Ex-Lineman Kyle Turley on NFL Cannabis Ban: ‘This Whole Thing Has To Change’
During his ten-year NFL career, offensive lineman Kyle Turley was known as a tough, passionate, and ferocious player. He may be most remembered for flinging Jets defender Damien Robinson’s helmet during a game (though to be fair, Robinson had just committed a vicious penalty against Turley’s quarterback). Turley played the game in the trenches, where knocks to the head came with every snap.
After retirement in 2007, Turley turned to music, releasing an album of power country called Anger Management. He never forgot his football roots, though. Turley donated part of the proceeds from album sales to the Gridiron Greats Assistance Fund, which provides assistance to the retired NFL players who built the league into the powerhouse it is today.
That work with Gridiron Greats ultimately led Turley to create the Cannabis Gridiron Coalition in late 2014. He saw the need for a treatment center for former NFL players, and he knew from his own experience that medical cannabis can be a positive option for those dealing with debilitating football-related conditions. Over the past year, the Coalition has become a leading voice advocating for a change in the NFL’s cannabis ban, with Turley often joined by former players Nate Jackson, Ricky Williams, Eben Britton, and others.
“Football is a dangerous game,” Turley said in a recent interview with Leafly. “And, inherently, you're going to have injuries, which come with a lot of pain. As a professional athlete who is expected to earn his contract, it pressures players into using these high-powered medications. And these doctors, in the era I played in, they gave out medications without concern for addiction.”
But for Turley, now 40, it was the neurological issues he feels were brushed under the rug that posed the most danger to him and his family.
He first started experiencing bouts of vertigo during his rookie year. Though team doctors suggested a battery of tests, they never encouraged him to get a brain scan. He didn’t receive his first MRI until a year after he retired, in 2008, when he was rushed to the hospital after passing out in public. (At the time, his vertigo had worsened and was accompanied by episodes of rage and heavy depression.) The test results weren’t surprising, considering the number of concussions he’d suffered over his decade in the NFL.
“There was this big blurred mass that matched up very evenly with the areas of contact on my football helmet,” he recalled.
Doctors prescribed a series of psychiatric drugs — and that’s when the real trouble started. Wellbutrin, an antidepressant, caused him to nearly commit suicide by jumping out the third-floor window of his house in Nashville. Another psychotropic drug, Depakote, kept his condition in check for nearly six years. But eventually even massive 1,000-mg doses weren’t doing the trick. Turley believes the chemicals in those drugs and the injuries to his brain were a volatile mix.
“Maybe they could work for people who just have psychological issues, but giving these types of medications to someone whose brain is damaged, that is something I found nearly killed me,” he said.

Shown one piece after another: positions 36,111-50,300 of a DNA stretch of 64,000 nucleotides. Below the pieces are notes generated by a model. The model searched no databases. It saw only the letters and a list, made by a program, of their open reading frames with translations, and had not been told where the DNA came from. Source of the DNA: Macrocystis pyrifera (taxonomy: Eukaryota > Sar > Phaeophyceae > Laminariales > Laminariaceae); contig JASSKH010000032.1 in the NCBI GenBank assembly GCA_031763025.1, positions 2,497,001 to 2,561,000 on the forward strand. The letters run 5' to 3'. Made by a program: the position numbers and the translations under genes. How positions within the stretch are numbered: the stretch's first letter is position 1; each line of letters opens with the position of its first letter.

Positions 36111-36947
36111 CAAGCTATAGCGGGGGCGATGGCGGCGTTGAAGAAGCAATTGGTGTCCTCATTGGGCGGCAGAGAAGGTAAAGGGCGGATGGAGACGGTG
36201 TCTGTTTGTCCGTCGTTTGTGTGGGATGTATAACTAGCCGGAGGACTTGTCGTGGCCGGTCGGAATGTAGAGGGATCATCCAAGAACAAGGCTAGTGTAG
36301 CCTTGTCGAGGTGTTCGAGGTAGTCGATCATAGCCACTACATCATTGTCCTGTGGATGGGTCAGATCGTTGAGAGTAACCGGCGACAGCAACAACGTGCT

“It was getting worse and worse, and I was like, I need to talk to someone about this and find a drug that works. And that’s ultimately what I found in cannabis.”
Since February 2014, Turley has sworn off all prescription medication in favor of marijuana. He and his family moved from Kansas City to California, where medical cannabis is legal and accessible, and he has pinpointed the strains that work best for him. Among his life savers are Jack Herer, a sativa-dominant hybrid that he finds eliminates light sensitivity, anxiety, and depression. “I find one joint lasts through the day until you need it at night,” he says.
His “God strain,” as he calls it, is San Fernando Valley OG, another sativa hybrid. “I use that when I really need to get my mind straight,” he says.
Turley hadn’t used cannabis in high school or college. During his rookie year with the New Orleans Saints, though, the pressure of being a first-round pick set in. He began having trouble sleeping. “One of my teammates rolled me a joint,” Turley recalled. “I was nervous. I told him, ‘I don’t want to jeopardize my career.’ But I never had a better sleep in my life. After I used it as a medicine, I knew there was something to it.”
While Turley has used marijuana to get off the opiates that he believes nearly killed him (“God gave me a gift,” he said), he finds it frustrating that he had to search through the various strains on his own to find his perfect match. Even in 2015, and even in Colorado, the vast majority of physicians aren’t knowledgeable enough about cannabis to be able to help their patients use it effectively. Many of those who are knowledgeable remain fearful of losing their medical licenses because of confusion involving federal law.
“I’ve got all these issues, and I’ve found strains of cannabis that have resolved these issues like no synthetic drug I’ve ever been given by a normal doctor,” Turley said. “This whole thing has to change.”